A committee is a thing which takes a week to do what one good man can do in an hour. — Elbert Hubbard (1856 - 1915)Updated — today's items:
Forum topic of note:
Replay of the Whicky Committee, * B A M B O O Z L E D * -- It's worse the second go-round. I saw some definite mistakes and another odd thing is apparent. Everyone seems to believe Himan's self serving claims that he was hesitant in regard to indicting Seligmann...
I see a whole lot of people that were bamboozled by Himan and I'm shocked that so many were willing to believe him when he never asked Crystal one hard question and never approached Crystal's story with the slightest bit of critical analysis...
Rewatching the meeting - it's horrible.
Not only didn't the members know basics about the case - quite a few quoted Baker's report and quoted the defenses already made by the Police on the case...WRAL Video Gallery:
Special-Committee Meeting on Durham Police Duke Lacrosse Probe -- [9 parts]
Man Convicted of Rape, Freed, Won't Have New Trial -- ANTIGO, Wis. -- A man who served nearly 10 years in prison for raping a teenage girl before a judge freed him because he didn't get a fair trial will not be tried again, a prosecutor decided Monday.
Jeffrey J. Dake, 37, of Deerbrook, was released from prison in June after the Wisconsin Innocence Project at the University of Wisconsin Law School convinced a judge that he deserved a new trial on two counts of second-degree sexual assault of a child.
Langlade County District Attorney Ralph Uttke filed a motion Monday dismissing the charges.
Then Judge Fred Kawalski said the words Dake wanted to hear.
"You can go," Kawalski said without comment.
"After spending 10 long years in the state prison for a crime I did not commit, I do not have any animosities toward anyone," Dake said later, "although I feel I was 'Nifonged."'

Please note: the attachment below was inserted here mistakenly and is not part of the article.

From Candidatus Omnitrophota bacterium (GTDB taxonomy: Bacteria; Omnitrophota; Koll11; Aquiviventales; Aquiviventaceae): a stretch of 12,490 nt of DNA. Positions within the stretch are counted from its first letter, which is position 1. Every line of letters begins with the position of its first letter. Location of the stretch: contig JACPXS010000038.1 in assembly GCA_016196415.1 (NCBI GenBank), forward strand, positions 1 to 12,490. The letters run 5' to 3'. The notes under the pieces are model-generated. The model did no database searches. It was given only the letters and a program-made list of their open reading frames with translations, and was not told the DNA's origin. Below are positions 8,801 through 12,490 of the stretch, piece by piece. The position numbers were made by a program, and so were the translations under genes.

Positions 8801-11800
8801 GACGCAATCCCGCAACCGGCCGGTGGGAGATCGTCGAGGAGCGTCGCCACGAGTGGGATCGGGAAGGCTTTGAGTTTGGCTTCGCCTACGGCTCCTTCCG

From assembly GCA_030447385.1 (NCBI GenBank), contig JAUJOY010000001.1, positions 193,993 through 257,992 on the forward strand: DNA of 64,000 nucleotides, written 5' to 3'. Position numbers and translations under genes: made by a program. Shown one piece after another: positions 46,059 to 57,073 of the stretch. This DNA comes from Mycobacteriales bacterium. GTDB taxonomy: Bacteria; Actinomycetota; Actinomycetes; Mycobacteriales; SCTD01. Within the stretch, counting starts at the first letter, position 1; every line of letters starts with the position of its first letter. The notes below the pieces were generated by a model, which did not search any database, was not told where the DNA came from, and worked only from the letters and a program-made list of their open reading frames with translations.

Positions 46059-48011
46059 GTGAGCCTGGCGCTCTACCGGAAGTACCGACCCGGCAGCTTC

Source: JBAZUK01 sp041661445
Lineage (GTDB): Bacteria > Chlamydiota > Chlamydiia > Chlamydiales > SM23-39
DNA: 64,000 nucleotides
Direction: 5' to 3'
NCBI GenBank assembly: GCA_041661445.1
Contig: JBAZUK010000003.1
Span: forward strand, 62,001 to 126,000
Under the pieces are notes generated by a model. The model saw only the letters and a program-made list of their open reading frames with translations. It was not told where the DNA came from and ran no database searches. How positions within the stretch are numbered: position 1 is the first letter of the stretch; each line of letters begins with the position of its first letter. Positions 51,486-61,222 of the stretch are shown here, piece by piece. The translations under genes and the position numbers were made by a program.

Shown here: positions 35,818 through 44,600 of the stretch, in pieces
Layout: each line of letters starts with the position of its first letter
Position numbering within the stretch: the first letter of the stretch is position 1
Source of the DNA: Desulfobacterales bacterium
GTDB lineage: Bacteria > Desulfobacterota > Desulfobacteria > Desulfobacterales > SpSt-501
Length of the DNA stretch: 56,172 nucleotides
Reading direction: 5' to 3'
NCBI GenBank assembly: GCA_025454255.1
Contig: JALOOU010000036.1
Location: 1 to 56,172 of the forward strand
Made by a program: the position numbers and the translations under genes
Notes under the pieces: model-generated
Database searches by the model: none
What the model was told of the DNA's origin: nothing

He referred to North Carolina prosecutor Mike Nifong who has been disbarred after three members of the Duke lacrosse team were cleared of rape charges he pursued against them...
New lineup rules pass -- Past injustices lead legislators to change the way witnesses make identifications -- Misidentification by eyewitnesses helped lead to wrongful convictions and lengthy imprisonments for Darryl Hunt and Ronald Cotton, cases that have become familiar to many in North Carolina. In the Duke lacrosse case, police used a flawed photo lineup to indict three players accused of rape.
In response, state lawmakers gave final approval Monday night to a bill that sets procedures that law enforcement officers must follow when conducting a lineup. The changes include making a video recording of the proceedings and protections against police officers' inadvertently -- or purposely -- steering an eyewitness to pick a person.
"It's a near certainty that there will be a reduction in mistaken eyewitness identification," Gary Wells, an eyewitness identification expert, said about the bill. "The cases that come along after this will be more pristine and more trustworthy. So not only will it save some innocent people from ever getting to that point, but it also makes sure that guilty parties are convicted."
If Gov. Mike Easley signs the act into law, it will take effect March 1, 2008. The bill sailed through the House and Senate with no dissenting votes...
N.C. Lawmakers Approve Uniform Standards for Photo Lineups -- The way police conduct photo lineups will soon change. State lawmakers gave final approval to a bill that requires departments to follow uniform procedures statewide. The new legislation could have helped the Duke lacrosse case.
Most law enforcement agencies already use suggested guidelines, but House Bill 1625 makes it a requirement. One some legislators say is needed to keep innocent people out of jail.
When police asked Crystal Mangum to identify her attackers, they only showed her pictures of Duke lacrosse players. The person who conducted that lineup was also involved in the investigation. The new bill would make both of those acts illegal...
Two Chiefs for the Price of Two Chiefs -- [cartoon]
The Times: Still Misleading -- Editors of the two newspapers with the worst coverage of the case took different approaches in dealing with the AJR’s comprehensive review of how the media handled events in Durham...
The Times editor didn’t even try to defend sports columnists Selena Roberts or Harvey Araton...
Keller, on the other hand, was less willing to cast blame in evaluating his paper’s news division...
The Times has, to date, refused to correct this item [racial epithet made in house] (along with at least two other items from the August 25 story). Nor has the paper ever produced evidence for its assertion.Given that record—and given his own inaccurate portrayal of the Gottlieb report—how can Keller lecture anyone on the need to provide “more, better reporting”?